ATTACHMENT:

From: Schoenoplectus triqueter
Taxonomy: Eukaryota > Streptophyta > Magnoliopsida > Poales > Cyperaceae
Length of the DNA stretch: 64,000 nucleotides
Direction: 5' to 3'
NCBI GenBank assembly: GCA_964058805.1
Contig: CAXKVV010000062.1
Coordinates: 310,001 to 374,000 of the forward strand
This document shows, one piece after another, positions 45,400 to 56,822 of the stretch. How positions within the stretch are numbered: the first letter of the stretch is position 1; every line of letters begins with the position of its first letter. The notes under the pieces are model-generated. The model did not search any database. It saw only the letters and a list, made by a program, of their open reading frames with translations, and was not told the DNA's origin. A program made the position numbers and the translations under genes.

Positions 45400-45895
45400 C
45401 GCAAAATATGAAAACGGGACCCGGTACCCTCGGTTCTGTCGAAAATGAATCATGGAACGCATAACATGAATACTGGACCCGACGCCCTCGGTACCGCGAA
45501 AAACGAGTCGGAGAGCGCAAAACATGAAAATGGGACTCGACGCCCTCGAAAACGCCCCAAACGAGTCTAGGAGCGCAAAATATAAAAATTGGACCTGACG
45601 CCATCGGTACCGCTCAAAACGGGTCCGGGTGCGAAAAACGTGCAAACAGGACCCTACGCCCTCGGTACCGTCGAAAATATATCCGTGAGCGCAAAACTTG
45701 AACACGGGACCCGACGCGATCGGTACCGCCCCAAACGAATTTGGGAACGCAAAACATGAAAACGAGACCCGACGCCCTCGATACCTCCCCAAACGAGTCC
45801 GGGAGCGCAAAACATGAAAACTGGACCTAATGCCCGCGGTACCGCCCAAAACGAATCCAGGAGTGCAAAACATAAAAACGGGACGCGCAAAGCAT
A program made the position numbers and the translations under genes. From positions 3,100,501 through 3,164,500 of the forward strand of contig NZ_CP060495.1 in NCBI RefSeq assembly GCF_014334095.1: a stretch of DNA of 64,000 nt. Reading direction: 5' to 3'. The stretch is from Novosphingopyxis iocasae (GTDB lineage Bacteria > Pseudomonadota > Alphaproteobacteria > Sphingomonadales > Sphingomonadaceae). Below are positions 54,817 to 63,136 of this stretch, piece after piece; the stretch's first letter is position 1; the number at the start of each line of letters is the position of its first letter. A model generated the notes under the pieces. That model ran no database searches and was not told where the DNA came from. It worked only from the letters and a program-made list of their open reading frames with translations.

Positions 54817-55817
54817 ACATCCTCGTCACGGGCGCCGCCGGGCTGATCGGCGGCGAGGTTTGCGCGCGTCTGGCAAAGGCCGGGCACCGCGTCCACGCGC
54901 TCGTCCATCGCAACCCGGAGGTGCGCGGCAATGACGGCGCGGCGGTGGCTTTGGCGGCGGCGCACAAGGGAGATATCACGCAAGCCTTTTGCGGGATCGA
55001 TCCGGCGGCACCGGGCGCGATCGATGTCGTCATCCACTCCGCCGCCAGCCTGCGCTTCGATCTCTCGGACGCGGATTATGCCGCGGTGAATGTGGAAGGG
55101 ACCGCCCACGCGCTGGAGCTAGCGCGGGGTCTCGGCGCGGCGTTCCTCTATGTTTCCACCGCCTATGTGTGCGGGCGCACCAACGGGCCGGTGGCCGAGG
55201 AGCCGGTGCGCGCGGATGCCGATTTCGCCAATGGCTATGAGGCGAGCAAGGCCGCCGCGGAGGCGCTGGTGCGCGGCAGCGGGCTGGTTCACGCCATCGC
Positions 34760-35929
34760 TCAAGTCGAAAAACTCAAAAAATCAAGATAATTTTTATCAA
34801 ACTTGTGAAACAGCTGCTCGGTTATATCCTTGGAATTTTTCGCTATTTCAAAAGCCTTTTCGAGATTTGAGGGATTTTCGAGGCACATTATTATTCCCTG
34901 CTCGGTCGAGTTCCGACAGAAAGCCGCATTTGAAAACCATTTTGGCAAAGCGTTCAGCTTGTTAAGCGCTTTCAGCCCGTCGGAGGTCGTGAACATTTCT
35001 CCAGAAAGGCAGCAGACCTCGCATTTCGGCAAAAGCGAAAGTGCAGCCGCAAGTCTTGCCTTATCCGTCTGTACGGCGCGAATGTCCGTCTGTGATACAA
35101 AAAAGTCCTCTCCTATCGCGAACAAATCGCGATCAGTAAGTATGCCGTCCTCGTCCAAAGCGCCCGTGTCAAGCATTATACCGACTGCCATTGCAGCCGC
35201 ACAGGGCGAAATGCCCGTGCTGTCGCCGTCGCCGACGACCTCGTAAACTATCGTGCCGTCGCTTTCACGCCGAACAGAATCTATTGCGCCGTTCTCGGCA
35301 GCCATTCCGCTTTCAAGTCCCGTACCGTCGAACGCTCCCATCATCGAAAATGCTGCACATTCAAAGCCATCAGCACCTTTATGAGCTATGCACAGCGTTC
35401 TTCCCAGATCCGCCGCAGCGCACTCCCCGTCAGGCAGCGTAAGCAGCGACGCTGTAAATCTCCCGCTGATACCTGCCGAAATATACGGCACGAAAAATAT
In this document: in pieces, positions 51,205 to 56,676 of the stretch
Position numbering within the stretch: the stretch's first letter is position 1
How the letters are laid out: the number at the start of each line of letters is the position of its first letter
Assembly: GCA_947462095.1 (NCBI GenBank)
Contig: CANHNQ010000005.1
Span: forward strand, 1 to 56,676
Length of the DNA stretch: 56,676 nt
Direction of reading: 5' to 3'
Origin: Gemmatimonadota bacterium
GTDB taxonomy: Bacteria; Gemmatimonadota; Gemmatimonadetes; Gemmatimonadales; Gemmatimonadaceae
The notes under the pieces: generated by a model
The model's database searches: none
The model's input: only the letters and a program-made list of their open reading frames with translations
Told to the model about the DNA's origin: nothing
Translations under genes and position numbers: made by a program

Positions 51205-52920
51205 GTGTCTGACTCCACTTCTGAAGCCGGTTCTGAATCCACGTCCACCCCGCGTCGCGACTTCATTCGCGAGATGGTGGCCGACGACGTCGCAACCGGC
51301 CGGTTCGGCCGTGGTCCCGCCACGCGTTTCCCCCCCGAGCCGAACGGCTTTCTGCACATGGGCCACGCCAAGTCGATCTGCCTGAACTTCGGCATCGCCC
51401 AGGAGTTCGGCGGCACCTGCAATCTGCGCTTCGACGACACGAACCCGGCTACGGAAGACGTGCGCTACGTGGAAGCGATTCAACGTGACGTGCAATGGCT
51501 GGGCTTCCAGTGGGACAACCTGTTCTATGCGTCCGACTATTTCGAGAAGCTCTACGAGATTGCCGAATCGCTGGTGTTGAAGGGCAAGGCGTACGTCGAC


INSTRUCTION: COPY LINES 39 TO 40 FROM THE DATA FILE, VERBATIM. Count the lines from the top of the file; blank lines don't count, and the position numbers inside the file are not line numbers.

Direction of reading: 5' to 3'
Origin: Gemmatimonadota bacterium